As to what is 'allowed' in war, or what the rules are, or whether there are any laws applicable to war, that is, as a soldier would put it, a proper minefield. See [12].  We do have some international treaties and conventions; we have some customary laws and some principles. I found suggestions that the customary laws and the treaty-type laws are opposites. I agree with the wikipedia author that wrote that creating laws for something as inherently lawless as war seems like a lesson in absurdity [12]. Staying with that source, principles are that (numbering only to separate):- (i) the objective that caused the war is a limiting factor, so unnecessary destruction is not appropriate (ii) an objective is to end as soon as possible. (I think historians might disagree, given that I found a consensus that WWII occurred because WWI ended without true resolution) (iii) people not contributing to the war effort should be protected, which I take to also mean  that they be excluded from inclusion. Thus  (paraphrasing [12]) the laws of war have the intention to (iv) protect both combatants and non-combatants from unnecessary suffering (v) safeguard certain fundamental human rights of persons who fall into the hands of the enemy, particularly prisoners of war, the wounded and sick, children, and civilians and (vi) facilitate the restoration of peace.   By implication, those actions that fail to fulfil these objectives fail to be in line with the 'proper' pursuit of war. The tests I found often cited were that actions should be proportionate, that military necessity be applicable, that some weapons are prohibited, that there is distinction between combatants and civilians. Associated with these are accepted behaviours for the treatment of prisoners and surrender. 

We have weapons not allowed in war (whatever 'not allowed' means). [14, 15] That list includes nuclear, chemical and biological weapons – but [15] seems to show that this is not at all an agreement. These (NCBW) are the weapons of mass destruction, WMD; they qualify as non-proportionate, probably failing in military objectives and probably killing far more non-combatants than combatants. Thus, WMD fail the test of military necessity and, in some states that means that in some sense they are the weapons of terrorists. [14] lists the weapons banned by the Geneva Convention and I've added that list by the link. I'm afraid that, while the UN has tried hard to cause there to be conventions, and hence the term conventional weapon, that does not mean that several very significant nations have signed up to these. In general (my interpretation) Europe and Commonwealth nations have signed, but there are at least three large and military nations that are often not signatories. I am left wondering what value any such list has as soon as any entry is ignored; one that leapt out at me was the hollow-point bullet, which fragments on impact so as to cause a lot of damage, and which is commonly found, despite being on that 'banned' list, in use by internal forces including the police. I can see point in having rounds that stop inside the first individual hit on the assumption that this is the intended target. But then I'd be happy, as a Brit, for there to be very limited weapons available in public life outside the military forces. And I say that having taught people to shoot, if badly.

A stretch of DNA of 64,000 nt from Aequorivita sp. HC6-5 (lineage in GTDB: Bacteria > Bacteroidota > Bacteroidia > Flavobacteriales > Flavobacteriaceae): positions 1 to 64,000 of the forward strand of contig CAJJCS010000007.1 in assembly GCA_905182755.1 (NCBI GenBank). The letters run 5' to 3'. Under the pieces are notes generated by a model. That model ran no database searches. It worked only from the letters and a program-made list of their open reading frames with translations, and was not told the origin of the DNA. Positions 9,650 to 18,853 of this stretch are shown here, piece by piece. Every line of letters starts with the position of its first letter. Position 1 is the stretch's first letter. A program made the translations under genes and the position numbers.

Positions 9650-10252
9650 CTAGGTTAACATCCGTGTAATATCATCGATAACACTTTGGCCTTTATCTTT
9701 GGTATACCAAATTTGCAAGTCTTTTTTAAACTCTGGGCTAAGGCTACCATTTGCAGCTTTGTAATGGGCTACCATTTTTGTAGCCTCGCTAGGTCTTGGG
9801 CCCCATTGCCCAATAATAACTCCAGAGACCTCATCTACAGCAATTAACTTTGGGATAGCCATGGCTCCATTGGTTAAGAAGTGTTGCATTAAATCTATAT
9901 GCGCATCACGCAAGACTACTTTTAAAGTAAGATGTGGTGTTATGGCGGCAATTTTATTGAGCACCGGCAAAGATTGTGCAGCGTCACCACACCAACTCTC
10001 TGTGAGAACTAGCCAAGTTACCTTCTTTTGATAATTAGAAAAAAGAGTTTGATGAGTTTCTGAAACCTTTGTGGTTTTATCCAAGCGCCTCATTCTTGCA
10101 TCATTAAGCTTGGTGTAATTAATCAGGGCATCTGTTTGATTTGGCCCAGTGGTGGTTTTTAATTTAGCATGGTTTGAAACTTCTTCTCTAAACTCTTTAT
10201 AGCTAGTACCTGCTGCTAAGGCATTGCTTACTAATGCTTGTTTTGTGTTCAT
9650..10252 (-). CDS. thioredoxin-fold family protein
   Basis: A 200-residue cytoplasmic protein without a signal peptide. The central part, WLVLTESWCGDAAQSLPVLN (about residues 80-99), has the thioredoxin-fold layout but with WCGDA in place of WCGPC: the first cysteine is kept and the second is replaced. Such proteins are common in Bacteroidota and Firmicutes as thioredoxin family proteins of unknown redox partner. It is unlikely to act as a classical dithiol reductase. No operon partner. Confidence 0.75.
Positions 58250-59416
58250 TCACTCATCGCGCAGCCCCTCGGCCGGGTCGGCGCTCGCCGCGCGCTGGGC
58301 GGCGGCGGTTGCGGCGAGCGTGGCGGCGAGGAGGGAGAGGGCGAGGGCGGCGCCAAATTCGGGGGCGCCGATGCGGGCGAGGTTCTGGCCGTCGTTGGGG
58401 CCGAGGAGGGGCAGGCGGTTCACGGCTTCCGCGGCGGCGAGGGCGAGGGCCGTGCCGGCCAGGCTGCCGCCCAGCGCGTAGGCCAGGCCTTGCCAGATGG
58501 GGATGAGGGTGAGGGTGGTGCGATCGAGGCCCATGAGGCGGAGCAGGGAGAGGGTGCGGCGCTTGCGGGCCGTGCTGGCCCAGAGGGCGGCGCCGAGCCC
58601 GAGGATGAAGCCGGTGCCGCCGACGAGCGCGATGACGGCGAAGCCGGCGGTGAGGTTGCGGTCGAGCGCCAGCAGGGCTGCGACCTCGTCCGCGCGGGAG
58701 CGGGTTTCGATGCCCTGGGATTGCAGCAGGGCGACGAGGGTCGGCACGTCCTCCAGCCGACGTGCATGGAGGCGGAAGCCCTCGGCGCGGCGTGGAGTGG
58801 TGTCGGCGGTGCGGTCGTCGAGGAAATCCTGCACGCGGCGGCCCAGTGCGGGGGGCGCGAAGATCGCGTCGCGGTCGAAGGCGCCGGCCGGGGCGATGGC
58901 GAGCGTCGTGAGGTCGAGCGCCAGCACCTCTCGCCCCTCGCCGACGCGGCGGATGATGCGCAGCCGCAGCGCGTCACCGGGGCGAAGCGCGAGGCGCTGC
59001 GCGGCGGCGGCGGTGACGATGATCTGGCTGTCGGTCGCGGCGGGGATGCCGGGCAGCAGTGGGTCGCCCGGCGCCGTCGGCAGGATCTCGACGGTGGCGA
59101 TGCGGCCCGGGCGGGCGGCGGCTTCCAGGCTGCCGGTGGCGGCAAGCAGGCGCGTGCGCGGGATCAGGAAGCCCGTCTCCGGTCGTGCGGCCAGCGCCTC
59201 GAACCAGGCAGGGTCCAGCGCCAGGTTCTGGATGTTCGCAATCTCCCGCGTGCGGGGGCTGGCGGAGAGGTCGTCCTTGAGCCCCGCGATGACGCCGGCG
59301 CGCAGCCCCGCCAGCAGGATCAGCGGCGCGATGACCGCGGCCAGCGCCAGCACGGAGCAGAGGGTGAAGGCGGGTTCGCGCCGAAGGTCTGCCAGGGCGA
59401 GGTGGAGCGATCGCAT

Returning to social disruption as an objective, this is a common aim of protestors but that does not mean that protestors are terrorists – except in the media, where extreme stretch of language is normalised. The (UK) Terrorism Act of 2000 defines terrorism, both in and outside of the UK, as the use or threat of one or more of the actions listed below, and where they are designed to influence the government, or an international governmental organisation or to intimidate the public. The use or threat must also be for the purpose of advancing a political, religious, racial or ideological cause. I've put the list at [18], below.